Programs are free and pre-registration is required unless noted otherwise. • City of Langley Library 20399 Douglas Cres. 604-514-2855 Canada Pension Plan and Old Age Security: Service Canada presents an information session on these programs for seniors on June 1, 2-3 p.m. Free but sign up in advance. • Muriel Arnason Library #130 20338 65th Ave. 604-532-3590 Family storytime: Children ages 2-6 and their caregivers can enjoy a half-hour program of stories, songs, puppets and rhymes. 10:45 a.m. Tuesdays until May 28. What’s What? listings are free. To be considered for publication, items must be submitted at least 10 days prior to the publication date. What’s What? appears in the Thursday edition and at www.langleyadvance.com.

WHY THE CATHOLIC CHURCH IS UNIQUE A discussion and dessert evening

MAY 23, 7:00 p.m.

St. Joseph’s Church Hall, 20676 Fraser Hwy., Langley

Our patient’s dentofacial health was on a deteriorating path due to many infected teeth, worn dentures and a shrinking bone base. After our discussions, we completed an implant supported denture which not only allows our patient to chew food that she enjoys (and could not eat before) as well as giving the added benefit of a “face lift” due to the new denture’s proper position and height.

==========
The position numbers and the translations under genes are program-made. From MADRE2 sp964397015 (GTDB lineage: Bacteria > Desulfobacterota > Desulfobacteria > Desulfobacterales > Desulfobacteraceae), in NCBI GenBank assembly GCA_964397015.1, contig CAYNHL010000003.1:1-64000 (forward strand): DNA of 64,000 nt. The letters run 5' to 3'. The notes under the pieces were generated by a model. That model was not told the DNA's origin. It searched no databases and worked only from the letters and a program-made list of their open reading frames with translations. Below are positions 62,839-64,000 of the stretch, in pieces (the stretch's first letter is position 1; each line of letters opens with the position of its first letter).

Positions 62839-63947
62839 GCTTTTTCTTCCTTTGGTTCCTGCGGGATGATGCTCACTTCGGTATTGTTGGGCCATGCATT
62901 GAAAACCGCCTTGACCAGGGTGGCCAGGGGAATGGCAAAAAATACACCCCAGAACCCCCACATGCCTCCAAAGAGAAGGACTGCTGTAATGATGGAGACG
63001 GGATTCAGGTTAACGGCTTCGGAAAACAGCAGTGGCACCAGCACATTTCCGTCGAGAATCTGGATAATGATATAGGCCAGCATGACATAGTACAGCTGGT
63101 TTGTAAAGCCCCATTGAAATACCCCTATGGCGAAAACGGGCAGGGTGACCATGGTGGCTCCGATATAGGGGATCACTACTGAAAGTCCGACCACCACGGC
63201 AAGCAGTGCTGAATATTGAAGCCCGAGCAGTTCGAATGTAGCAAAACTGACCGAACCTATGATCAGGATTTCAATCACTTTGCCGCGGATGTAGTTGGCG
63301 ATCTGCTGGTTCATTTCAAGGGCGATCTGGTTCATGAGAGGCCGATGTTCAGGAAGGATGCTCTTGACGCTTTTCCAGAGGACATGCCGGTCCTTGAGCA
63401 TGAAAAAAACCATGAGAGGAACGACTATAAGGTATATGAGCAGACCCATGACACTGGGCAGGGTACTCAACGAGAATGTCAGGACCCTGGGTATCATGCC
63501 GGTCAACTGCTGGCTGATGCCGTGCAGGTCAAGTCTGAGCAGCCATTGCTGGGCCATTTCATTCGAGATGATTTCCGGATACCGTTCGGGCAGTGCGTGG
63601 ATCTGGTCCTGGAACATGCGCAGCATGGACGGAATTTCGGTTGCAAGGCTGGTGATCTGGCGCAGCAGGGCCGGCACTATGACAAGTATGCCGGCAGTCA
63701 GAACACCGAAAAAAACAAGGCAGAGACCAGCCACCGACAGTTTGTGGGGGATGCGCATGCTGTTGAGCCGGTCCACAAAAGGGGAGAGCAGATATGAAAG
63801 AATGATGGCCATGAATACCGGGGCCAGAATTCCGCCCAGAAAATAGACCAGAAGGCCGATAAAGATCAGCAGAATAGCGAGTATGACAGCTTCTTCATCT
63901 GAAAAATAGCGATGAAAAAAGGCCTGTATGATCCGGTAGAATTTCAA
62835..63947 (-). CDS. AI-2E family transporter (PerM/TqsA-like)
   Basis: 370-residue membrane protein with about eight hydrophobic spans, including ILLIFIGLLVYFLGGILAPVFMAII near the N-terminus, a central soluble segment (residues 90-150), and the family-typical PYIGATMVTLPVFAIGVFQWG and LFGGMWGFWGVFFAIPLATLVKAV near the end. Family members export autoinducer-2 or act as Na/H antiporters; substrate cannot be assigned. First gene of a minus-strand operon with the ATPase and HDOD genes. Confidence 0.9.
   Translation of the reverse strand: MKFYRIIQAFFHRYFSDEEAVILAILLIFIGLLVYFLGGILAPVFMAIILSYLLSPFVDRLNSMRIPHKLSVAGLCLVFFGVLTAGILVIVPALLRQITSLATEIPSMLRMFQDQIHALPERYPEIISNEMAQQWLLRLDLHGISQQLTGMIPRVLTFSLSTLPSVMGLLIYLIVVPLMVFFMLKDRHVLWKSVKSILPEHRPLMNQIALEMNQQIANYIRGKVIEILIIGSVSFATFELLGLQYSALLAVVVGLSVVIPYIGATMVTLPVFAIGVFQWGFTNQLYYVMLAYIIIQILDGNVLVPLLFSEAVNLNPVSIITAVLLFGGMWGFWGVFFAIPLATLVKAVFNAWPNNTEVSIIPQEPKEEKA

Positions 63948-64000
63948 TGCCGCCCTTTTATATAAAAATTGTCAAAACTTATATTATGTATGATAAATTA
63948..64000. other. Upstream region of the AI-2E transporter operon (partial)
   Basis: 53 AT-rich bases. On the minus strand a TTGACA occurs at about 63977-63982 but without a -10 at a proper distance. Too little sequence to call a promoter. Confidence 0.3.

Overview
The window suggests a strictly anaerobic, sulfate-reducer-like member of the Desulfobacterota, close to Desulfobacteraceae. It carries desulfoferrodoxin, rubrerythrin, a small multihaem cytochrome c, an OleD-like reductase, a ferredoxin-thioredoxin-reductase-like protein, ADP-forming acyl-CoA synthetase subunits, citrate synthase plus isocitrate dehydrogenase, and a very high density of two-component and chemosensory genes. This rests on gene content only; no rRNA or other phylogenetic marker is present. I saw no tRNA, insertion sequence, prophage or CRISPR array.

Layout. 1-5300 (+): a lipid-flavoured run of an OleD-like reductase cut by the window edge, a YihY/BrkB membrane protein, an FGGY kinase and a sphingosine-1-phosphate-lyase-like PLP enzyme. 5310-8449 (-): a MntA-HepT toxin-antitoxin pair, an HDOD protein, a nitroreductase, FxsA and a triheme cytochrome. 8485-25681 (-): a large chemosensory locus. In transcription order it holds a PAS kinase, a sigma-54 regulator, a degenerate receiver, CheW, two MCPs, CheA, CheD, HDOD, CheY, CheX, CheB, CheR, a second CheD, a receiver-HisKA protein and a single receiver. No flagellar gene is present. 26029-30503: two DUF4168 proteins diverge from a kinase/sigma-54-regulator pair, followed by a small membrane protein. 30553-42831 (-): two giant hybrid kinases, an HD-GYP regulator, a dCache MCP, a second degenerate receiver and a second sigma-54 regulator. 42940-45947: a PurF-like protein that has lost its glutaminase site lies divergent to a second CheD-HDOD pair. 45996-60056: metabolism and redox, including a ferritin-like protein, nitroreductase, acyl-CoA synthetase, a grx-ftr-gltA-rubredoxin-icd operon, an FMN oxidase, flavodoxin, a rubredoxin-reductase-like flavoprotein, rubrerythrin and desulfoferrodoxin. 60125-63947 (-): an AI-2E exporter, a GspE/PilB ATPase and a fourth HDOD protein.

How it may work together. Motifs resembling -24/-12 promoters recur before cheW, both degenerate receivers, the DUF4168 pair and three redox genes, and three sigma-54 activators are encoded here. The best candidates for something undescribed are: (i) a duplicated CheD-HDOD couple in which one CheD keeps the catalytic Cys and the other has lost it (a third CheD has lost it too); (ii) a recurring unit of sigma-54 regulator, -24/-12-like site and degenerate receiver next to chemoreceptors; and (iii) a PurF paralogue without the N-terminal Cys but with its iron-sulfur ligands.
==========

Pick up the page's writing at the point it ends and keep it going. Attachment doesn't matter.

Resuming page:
AFTER

Dr. Masoud Saidi practices comprehensive dental rehabilitation in Langley, British Columbia. He is a Fellow of the International Congress of Oral Implantologists with many years of advanced studies in dentofacial rehabilitation.

Dr. S. Masoud Saidi, M.Sc., D.M.D., FICOI 201 - 6351 - 197 Street, Langley 604-539-9374 | www.doctorsaidi.com

After Implants

The Catholic Church was established by Jesus, teaches with authority and offers comprehensive spiritual formation For information call Paul and Deanna (604-530-0951)


Arts & Culture

LangleyAdvance

Music

Thursday, May 16, 2013

Chilliwack founder takin’ it on the road

An iconic Canadian band brings classics alive. by Roxanne Hooper rhooper@langleyadvance.com

W